Claims SB 958 descriminates against voters and eliminates local Control
The County filed a complaint in Los Angeles County Superior Court on Monday against the State of California, seeking to invalidate a new law they say discriminates against independent voters, strips control from local voters concerning the process of re-drawing the county’s supervisorial districts, making it much more political. They charge that the law created by State Senate Bill 958 last year, is unconstitutional and are seeking a permanent injunction barring its implementation.
The county contends that the law is unworkable, unconstitutional, unfair and was unnecessarily forced on the residents of Los Angeles County, over the objections of their elected representatives.
Specifically, the new law violates two sections of the State Constitution, one that prohibits the legislature from imposing special laws on particular counties (Article IV, Section 16); the other requires county offices to be nonpartisan (Article II, Section 6). SB 958 also contradicts the voter-approved County Charter, which assigns the job of re-districting to the Board of Supervisors.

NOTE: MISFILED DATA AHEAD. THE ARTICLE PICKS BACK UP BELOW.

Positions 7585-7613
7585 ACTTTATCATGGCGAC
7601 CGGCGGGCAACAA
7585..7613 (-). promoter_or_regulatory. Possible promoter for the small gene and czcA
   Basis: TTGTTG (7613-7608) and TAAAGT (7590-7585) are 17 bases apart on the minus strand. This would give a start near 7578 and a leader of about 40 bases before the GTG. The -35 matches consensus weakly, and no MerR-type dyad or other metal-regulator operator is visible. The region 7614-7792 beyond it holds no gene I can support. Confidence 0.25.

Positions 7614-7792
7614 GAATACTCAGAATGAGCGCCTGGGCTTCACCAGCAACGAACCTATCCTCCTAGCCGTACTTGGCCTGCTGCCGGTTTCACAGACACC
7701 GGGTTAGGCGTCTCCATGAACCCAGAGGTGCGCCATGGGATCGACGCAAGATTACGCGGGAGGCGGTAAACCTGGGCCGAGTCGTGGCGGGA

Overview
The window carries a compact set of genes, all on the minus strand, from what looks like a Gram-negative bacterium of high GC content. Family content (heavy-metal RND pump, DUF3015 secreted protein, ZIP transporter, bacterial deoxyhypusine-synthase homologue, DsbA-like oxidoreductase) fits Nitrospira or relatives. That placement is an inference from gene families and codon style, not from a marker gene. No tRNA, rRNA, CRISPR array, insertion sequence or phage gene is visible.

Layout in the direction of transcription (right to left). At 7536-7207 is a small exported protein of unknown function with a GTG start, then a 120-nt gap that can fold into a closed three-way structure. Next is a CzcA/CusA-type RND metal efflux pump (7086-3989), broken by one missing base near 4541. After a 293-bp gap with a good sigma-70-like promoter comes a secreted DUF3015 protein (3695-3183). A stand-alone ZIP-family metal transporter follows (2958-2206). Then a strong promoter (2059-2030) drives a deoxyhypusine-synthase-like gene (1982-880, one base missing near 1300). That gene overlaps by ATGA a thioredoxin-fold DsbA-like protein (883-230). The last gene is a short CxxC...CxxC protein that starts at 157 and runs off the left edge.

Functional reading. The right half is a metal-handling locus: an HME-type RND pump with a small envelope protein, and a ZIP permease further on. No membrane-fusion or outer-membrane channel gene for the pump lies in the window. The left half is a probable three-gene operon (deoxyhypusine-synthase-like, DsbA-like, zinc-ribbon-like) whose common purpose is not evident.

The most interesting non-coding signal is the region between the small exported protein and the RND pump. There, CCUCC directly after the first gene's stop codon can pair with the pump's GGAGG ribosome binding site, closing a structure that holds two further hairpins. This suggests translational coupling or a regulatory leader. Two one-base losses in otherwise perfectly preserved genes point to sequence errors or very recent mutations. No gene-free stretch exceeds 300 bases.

Under the new law, membership is based on political party registration, which discriminates against independent voters who make up 25% of more than l million registered voters in the County. The new 14-member Citizen Redistricting Committee will be responsible for creating County Supervisor district boundaries after each U.S. Census every 10 years.
Based on current registration numbers, 70% of the commission members are Democrats, 25% Republicans, and 5% are from other, smaller political parties. Voters who register without a party preference, the fastest-growing segment of newly registered voters, will not be given equal consideration.
According to the suit, the new law imposes an experimental system that selects a citizen redistricting commission based on luck and chance, not proper public deliberation with the citizens of Los Angeles County voters, who cannot change the law if they are dissatisfied.
Sacramento passed the law over the objection of County Supervisors, without holding any meetings in Los Angeles County. The measure is also opposed by the California State Association of Counties, the Urban Counties of California, the County of Riverside, Common Cause and the Los Angeles Times editorial board.
The last apportionment based on the 2010 Census, included extensive input from County voters and was never challenged in court.
For more information contact: Lennie LaGuire, Countywide Communications. County of Los Angeles, Office: (213) 974-1311, Email: firstname.lastname@example.org